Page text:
‘Long lag between ethnicity pay gap reporting and publication’

BITC analysis suggests a long delay between companies capturing their ethnicity pay gap and being forced to report it publicly.

Ethnic minority

 

It could take until 2075 for companies currently capturing their ethnicity pay gap data to publish what their pay gap is, according to a report for Business in the Community. 

Its analysis, taken from the 2021 Race at Work survey, also found that unless the Government makes ethnicity pay gap reporting mandatory, it will take 23 years for businesses to know what their own ethnicity pay gap is.

It came as the government-commissioned Parker Review showed that almost nine in 10 FTSE 100 firms met boardroom ethnic diversity targets by the 2021 deadline. A similar target was set for FTSE 250 boards, with a deadline of 2024. However, despite the progress, just six FTSE 100 and 16 FTSE 250 chief executives come from a minority ethnic background, with just three minority ethnic chairs in the FTSE 100 and five in the FTSE 250.

BITC has been calling on the Government to introduce legislation that would require employers to publish their ethnicity pay gap. Some employers already publish their ethnicity pay gap alongside their gender pay gap, but numbers and the rate of growth in those numbers is small.

Experts hope that voluntary publication could increase the pressure on the Government to make reporting mandatory as it is for the gender pay gap and argue that publishing the figures keeps the issue in the public eye. Many have been calling for it to also be compulsory for employers to publish an analysis of their gender pay gap figures and action plans on how they will address them.

Sandra Kerr, Race Director at BITC, said: “Our research shows we could be waiting decades for companies to know what their ethnicity pay gap is unless the government intervenes and makes reporting mandatory. Businesses want action on this, they want to play their part to create a fairer and more equal society and ethnicity pay gap reporting is a vital part of that.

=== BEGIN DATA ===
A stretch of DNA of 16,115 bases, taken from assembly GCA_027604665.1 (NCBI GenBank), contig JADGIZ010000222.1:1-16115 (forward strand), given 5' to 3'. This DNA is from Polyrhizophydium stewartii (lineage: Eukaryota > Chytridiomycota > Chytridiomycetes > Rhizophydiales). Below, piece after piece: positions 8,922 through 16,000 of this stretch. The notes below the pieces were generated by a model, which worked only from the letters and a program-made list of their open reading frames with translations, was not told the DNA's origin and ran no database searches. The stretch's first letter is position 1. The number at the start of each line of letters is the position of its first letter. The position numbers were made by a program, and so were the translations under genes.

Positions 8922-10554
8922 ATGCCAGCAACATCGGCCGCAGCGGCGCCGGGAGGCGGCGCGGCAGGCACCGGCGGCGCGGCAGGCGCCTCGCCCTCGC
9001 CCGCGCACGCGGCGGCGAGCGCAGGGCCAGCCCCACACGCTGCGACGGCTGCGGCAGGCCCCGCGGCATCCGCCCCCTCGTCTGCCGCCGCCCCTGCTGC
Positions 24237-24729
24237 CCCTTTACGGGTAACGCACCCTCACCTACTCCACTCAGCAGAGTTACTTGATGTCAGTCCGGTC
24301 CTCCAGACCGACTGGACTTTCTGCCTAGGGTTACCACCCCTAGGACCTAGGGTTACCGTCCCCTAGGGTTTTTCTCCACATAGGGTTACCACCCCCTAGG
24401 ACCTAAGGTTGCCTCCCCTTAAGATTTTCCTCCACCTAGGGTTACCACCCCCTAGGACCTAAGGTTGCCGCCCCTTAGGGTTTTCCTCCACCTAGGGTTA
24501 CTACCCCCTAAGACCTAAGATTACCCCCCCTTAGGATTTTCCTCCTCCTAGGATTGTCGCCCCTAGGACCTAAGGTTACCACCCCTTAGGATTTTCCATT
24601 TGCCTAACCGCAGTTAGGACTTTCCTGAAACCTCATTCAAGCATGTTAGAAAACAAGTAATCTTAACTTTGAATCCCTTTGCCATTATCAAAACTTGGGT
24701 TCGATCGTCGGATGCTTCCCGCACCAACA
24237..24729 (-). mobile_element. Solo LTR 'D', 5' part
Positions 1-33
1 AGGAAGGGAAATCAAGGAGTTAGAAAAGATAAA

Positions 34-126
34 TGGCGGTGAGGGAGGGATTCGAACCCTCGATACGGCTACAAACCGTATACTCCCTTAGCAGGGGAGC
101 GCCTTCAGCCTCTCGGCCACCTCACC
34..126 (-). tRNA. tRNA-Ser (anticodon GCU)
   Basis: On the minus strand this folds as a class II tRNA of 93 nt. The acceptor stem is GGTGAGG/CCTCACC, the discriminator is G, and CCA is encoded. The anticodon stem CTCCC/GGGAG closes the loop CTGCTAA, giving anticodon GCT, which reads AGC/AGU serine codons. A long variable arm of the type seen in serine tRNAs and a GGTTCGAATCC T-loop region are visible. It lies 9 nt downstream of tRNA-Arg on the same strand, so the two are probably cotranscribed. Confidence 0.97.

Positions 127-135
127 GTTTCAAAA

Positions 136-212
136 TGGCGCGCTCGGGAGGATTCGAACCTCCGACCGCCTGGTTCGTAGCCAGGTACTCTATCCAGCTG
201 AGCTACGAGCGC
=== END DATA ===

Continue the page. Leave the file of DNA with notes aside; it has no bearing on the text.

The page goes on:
“And while it’s great to see an increase in the number of businesses capturing their ethnicity pay gap data, unless mandatory reporting is introduced, we could be waiting until 2075 for the companies currently capturing this data to publish what their pay gap is.

“We must be very clear though that reporting this data isn’t going to solve everything. Once ethnicity pay gap data is published with an action plan, this doesn’t mean that the work is done, it is only the beginning. Publishing this data ensures transparency but it also helps employers ensure that action is directed to where it is needed most.”

Meanwhile, on the gender front, the European Union has given initial approval to board quotas requiring that at least 40% of non-executive director roles or 33% of all board jobs are female by 2027. The proposed legislation would apply to companies that are listed or have at least 250 employees. Estimates indicate it could affect some 2,300 companies. The proposal does not, however, include strict sanctions for failure to meet such targets. The agreement in principle on the proposal by the bloc’s 27 member states’ employment and social affairs ministers allows them to begin talks on the plan with the European Parliament. “In October 2021, only 30.6% of board members and just 8.5% of board chairs were women. The gap between member states is wide,” the ministers said in a joint statement.



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